Weekly Valuation – Valutico | 23 January 2023
WeWork is a leading provider of co-working spaces for businesses of all sizes, from start-ups to large corporations, with a global presence of over 700 offices in more than 35 countries. Despite its prominent position in the market, the company is struggling with financial challenges, which has led to a significant drop in its share price of over 80% since its IPO through a Special Purpose Acquisition Company (SPAC) in October 2021.
Recent Financial Performance
In November 2022 WeWork published their third quarter results. The company was able to increase its revenue by roughly 24% compared to the third quarter of 2021, however the reported $817 million was lower than anticipated by analysts, resulting in a further drop in the share price. Furthermore, the company reported a loss per share of $-0.75 which is also 30 cents lower per share than the expected EPS of -$0.45 by analysts.
Struggling with the IPO
In late 2019 WeWork announced its intention to go public with a valuation of roughly $50 billion. However, the company faced significant challenges as concerns about the business model and financial stability arose, which ultimately led to the failure of the IPO. This initial valuation was confirmed in early 2019 by a funding round led by SoftBank with an investment of $2 billion, resulting in a valuation of $47 billion. Following through on its IPO plans, the company merged with a SPAC in October 2021, at a valuation of roughly $10 billion, resulting in a decrease in valuation of over $35 billion in just 2 years.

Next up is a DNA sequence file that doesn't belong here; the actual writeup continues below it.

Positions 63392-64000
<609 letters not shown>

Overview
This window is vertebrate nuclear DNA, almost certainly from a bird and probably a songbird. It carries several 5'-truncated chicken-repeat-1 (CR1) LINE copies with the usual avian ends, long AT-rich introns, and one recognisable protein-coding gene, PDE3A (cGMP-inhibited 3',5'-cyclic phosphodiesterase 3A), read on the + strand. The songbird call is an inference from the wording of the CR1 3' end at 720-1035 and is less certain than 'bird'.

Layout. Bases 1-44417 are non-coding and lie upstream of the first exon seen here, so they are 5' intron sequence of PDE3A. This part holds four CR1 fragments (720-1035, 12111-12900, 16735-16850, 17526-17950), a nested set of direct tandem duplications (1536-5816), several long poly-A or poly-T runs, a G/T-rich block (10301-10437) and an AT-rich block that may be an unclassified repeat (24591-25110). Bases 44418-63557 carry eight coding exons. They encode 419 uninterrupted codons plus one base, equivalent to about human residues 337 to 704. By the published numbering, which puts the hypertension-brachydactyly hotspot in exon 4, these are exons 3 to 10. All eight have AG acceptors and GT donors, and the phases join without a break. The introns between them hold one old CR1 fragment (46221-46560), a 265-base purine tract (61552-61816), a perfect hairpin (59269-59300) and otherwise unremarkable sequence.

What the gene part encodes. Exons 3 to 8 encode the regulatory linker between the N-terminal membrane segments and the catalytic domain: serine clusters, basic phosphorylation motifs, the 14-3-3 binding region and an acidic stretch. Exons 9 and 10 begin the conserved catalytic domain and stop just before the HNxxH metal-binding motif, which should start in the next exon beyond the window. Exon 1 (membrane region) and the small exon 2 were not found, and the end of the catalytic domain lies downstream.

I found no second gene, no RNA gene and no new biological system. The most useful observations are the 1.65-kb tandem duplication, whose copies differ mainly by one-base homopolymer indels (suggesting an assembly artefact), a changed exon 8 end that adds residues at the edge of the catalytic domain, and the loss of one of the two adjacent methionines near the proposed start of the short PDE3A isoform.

Share Price Performance
After WeWork finally went public, the aforementioned concerns about financial and business model challenges increased, and the share price lost about 85% of its value since the IPO, dropping from $12 shortly after IPO to $1.68 per share currently, which equates to a market capitalization of $1.27 billion.
WeWork’s share price chart since inception is shown below:
Source: Yahoo Finance, https://yhoo.it/3HaVLgO
We analyzed WeWork by using the Discounted Cash Flow method, specifically our DCF WACC approach, as well as a Trading Comparables analysis. The Discounted Cash Flow analysis produced a value of $1 billion using a WACC of 6.4%.
The Trading Comparables analysis resulted in a valuation range of $8 billion to $9 billion by applying the observed EV/Sales multiple of WeWork’s only real listed rival, IWG PLC. Given that IWG is actually profitable, it is no surprise that it is trading at substantially higher multiples than WeWork.
The Discounted Cash Flow method suggests that WeWork is currently fairly valued, however if it can resolve its financial troubles and start to achieve profitability, its share price could re-rate to levels enjoyed by IWG, and the current price would seem very cheap. Which will it be? Let us know in the comments.
This article is for informational purposes only and does not constitute investment advice. None of the information contained herein constitutes a solicitation, offer or recommendation to sell or buy any financial instrument.